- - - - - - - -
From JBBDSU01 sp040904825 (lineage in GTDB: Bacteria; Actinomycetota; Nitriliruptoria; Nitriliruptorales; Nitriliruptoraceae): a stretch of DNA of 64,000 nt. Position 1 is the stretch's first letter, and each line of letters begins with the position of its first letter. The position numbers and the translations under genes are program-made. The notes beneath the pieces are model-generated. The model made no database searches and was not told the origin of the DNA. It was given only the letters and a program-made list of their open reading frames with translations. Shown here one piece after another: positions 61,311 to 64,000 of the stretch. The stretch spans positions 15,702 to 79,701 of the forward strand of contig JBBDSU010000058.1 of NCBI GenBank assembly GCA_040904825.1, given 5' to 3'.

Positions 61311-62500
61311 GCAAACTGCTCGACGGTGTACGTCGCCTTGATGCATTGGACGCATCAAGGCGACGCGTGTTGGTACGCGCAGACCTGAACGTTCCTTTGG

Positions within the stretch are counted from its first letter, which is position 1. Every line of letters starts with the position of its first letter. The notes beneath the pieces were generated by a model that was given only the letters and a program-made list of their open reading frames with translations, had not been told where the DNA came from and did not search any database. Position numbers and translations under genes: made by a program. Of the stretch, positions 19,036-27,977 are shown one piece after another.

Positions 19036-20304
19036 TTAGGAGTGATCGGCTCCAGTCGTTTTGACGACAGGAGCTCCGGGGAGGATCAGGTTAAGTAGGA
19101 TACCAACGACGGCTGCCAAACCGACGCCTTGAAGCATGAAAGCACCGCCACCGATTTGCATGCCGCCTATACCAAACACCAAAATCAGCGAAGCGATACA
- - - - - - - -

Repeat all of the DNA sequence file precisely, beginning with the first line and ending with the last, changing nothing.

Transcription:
From JBBDSU01 sp040904825 (lineage in GTDB: Bacteria; Actinomycetota; Nitriliruptoria; Nitriliruptorales; Nitriliruptoraceae): a stretch of DNA of 64,000 nt. Position 1 is the stretch's first letter, and each line of letters begins with the position of its first letter. The position numbers and the translations under genes are program-made. The notes beneath the pieces are model-generated. The model made no database searches and was not told the origin of the DNA. It was given only the letters and a program-made list of their open reading frames with translations. Shown here one piece after another: positions 61,311 to 64,000 of the stretch. The stretch spans positions 15,702 to 79,701 of the forward strand of contig JBBDSU010000058.1 of NCBI GenBank assembly GCA_040904825.1, given 5' to 3'.

Positions 61311-62500
61311 GCAAACTGCTCGACGGTGTACGTCGCCTTGATGCATTGGACGCATCAAGGCGACGCGTGTTGGTACGCGCAGACCTGAACGTTCCTTTGG

Positions within the stretch are counted from its first letter, which is position 1. Every line of letters starts with the position of its first letter. The notes beneath the pieces were generated by a model that was given only the letters and a program-made list of their open reading frames with translations, had not been told where the DNA came from and did not search any database. Position numbers and translations under genes: made by a program. Of the stretch, positions 19,036-27,977 are shown one piece after another.

Positions 19036-20304
19036 TTAGGAGTGATCGGCTCCAGTCGTTTTGACGACAGGAGCTCCGGGGAGGATCAGGTTAAGTAGGA
19101 TACCAACGACGGCTGCCAAACCGACGCCTTGAAGCATGAAAGCACCGCCACCGATTTGCATGCCGCCTATACCAAACACCAAAATCAGCGAAGCGATACA